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  1. #1
    Helinophoto's Avatar
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    So, what excactly is the safe filter?

    Embarrassingly basic but....

    Just wondering.

    The safe filter that you have below your lens on your enlarger, is that the same kind of thing as, say a Hoya #25 red filter...?

    I do have a (optically broken) #25 filter lying around and I kind of need a replacement for my existing safe filter on my enlarger (it's modified for medium format, so the safe filter doesn't cover the 35mm light totally, because that lens is further away from the filter itself).

    Can I use my #25 filter as a safe filter for my enlarger I wonder...?

    Can you buy this filter in sheets or parts somewhere? (what are the requirements for such a filter?).
    Last edited by Helinophoto; 01-31-2012 at 03:56 AM. Click to view previous post history.
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    "Nice picture, you must have an amazing camera."
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  2. #2
    polyglot's Avatar
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    It's probably rubylith; if you want to replace it then that's what I'd use (it comes in sheets and is very very cheap). Light filtered by rubylith tends to be pretty paper-safe, especially if it came from an incandescent bulb.

  3. #3
    ic-racer's Avatar
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    I have used Rosco #27 Medium Red. For example, this is what I cover my flashlight with. I also have it over the bulbs that illuminate the color wheels on my enlarger head. My local shop carries this color, but not Rubylith. Your #25 filter should work also.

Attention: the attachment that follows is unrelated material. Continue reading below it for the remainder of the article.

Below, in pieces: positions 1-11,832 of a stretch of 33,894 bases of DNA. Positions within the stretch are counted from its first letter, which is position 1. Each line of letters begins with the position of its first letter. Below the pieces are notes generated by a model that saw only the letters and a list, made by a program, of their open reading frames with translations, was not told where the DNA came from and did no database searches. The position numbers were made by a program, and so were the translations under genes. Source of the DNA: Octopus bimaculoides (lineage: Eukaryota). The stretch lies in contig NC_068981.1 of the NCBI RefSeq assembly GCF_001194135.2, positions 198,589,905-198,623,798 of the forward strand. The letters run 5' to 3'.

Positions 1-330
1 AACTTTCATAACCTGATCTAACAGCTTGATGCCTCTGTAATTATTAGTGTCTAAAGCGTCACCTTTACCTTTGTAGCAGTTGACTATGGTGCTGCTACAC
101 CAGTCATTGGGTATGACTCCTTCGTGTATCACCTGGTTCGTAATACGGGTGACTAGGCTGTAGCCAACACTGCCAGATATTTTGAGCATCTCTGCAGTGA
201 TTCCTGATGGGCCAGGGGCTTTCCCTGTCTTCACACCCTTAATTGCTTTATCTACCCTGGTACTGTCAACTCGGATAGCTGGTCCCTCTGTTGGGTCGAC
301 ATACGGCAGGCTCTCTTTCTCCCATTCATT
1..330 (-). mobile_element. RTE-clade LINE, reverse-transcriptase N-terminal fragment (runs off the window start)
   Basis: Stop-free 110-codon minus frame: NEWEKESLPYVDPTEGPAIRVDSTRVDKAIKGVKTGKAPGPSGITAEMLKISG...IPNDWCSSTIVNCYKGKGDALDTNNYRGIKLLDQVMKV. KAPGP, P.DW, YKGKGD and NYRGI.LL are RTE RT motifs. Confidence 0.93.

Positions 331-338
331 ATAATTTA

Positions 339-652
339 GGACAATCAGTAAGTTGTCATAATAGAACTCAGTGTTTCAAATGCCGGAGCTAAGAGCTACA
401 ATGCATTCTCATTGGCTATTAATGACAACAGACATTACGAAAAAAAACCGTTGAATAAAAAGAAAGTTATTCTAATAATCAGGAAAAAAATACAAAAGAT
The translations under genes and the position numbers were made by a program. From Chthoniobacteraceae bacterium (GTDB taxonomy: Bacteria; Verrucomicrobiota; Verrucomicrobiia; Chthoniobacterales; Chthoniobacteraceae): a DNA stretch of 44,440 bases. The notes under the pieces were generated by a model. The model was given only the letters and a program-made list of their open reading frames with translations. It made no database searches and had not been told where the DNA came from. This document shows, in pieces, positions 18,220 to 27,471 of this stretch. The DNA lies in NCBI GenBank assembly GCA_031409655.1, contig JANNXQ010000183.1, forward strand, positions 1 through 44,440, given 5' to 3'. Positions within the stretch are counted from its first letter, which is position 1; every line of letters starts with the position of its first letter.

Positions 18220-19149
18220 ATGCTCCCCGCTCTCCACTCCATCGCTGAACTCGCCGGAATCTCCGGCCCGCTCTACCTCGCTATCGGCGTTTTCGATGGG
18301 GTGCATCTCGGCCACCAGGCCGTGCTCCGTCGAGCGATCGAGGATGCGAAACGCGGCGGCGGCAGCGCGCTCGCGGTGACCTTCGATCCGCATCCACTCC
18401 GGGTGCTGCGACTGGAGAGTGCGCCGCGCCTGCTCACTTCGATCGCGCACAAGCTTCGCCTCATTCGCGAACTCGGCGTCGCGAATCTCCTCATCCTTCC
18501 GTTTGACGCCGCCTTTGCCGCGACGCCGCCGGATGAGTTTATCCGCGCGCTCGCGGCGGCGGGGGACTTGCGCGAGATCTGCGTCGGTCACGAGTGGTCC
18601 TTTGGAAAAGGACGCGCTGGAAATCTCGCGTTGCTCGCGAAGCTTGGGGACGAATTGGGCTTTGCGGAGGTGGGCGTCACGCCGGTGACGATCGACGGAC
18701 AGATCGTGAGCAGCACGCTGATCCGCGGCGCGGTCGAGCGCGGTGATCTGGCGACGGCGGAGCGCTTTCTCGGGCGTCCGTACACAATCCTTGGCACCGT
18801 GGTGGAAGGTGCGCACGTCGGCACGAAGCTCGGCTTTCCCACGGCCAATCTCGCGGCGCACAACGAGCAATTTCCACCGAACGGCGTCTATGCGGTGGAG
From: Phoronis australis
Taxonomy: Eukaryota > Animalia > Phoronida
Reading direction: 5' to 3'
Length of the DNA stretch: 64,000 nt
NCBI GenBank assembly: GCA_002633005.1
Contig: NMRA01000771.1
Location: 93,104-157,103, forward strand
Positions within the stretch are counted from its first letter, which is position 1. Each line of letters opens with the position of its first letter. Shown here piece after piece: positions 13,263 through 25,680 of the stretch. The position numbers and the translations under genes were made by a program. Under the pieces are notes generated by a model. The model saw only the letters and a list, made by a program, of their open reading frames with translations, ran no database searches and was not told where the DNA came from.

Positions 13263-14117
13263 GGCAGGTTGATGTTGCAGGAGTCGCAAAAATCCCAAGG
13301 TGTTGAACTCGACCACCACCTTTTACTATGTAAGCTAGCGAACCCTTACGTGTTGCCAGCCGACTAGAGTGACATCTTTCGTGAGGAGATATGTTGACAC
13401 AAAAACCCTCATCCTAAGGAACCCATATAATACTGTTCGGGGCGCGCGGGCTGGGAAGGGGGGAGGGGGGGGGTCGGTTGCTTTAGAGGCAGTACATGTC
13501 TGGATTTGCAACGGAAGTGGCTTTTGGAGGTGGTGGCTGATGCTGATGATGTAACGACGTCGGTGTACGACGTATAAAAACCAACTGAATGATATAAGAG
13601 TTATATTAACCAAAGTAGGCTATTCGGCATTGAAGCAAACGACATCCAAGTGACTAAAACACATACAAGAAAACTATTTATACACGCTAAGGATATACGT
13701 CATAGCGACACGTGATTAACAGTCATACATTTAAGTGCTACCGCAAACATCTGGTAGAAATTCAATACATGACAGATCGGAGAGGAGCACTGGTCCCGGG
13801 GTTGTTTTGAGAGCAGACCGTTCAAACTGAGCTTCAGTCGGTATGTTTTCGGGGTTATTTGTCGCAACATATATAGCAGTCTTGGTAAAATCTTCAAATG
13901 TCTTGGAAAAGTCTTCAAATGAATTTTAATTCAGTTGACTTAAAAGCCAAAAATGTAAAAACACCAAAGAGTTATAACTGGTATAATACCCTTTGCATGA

Why are enlarger safe filters red? Because this makes them safe for nearly all B&W papers.
    Why are safelights frequently orange? The orange light looks brighter to the human eye, but not all papers are safe to an orange light.

  4. #4

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    Quote Originally Posted by ic-racer View Post
    The orange light looks brighter to the human eye, but not all papers are safe to an orange light.
    I found that switching to red filters on my safelights made seeing in my darkroom easier. Except when trying to see red china marker, of course.

    My impression is that OC (amber) safelights are apparently brighter but I can see finer details under red. I suspect it has to do with the color receptors in my eyes (and I don't have a clue whether I am normal in this regard).

  5. #5
    Helinophoto's Avatar
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    Thanks, I found some rubylith on eBay, ordered myself a sheet (was cheap =) ).

    Good to know the #25 can be used, right now it's a bit critical not to be able to study the negative and/or fine-tune focus ^^
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  6. #6
    polyglot's Avatar
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    You know you can just focus on a bit of dud paper using white light? Using a focusing aid? You don't actually really need the safe filter IMHO. Red light is kind of bad for focusing because the wavelength is so long (more diffraction) and your eyes don't resolve it nearly as accurately as green.

  7. #7
    Newt_on_Swings's Avatar
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    Yup, best not to take paper out until all is aligned, cropped, and focused on the back of a scrap paper of the same thickness, same aperture, and same color multigrade filter you intend to use. Less time paper is out less chance of fog.

    The only time I use the red filter is when I need to double check my aim for where to start a burn, or for combination printing of 2 negatives.

  8. #8

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    FWIW, I never use my red filter when enlarging. I focus on a scrap sheet and practice dodging and burning moves if they are tricky before getting a real sheet of paper out of the package.

    Focusing under white light, with the lens wide open is a lot easier and more reliable.

    Best,

    Doremus

  9. #9
    RalphLambrecht's Avatar
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    normsl
    Regards

    Ralph W. Lambrecht
    www.darkroomagic.comrorrlambrec@ymail.com[/URL]
    www.waybeyondmonochrome.com



 

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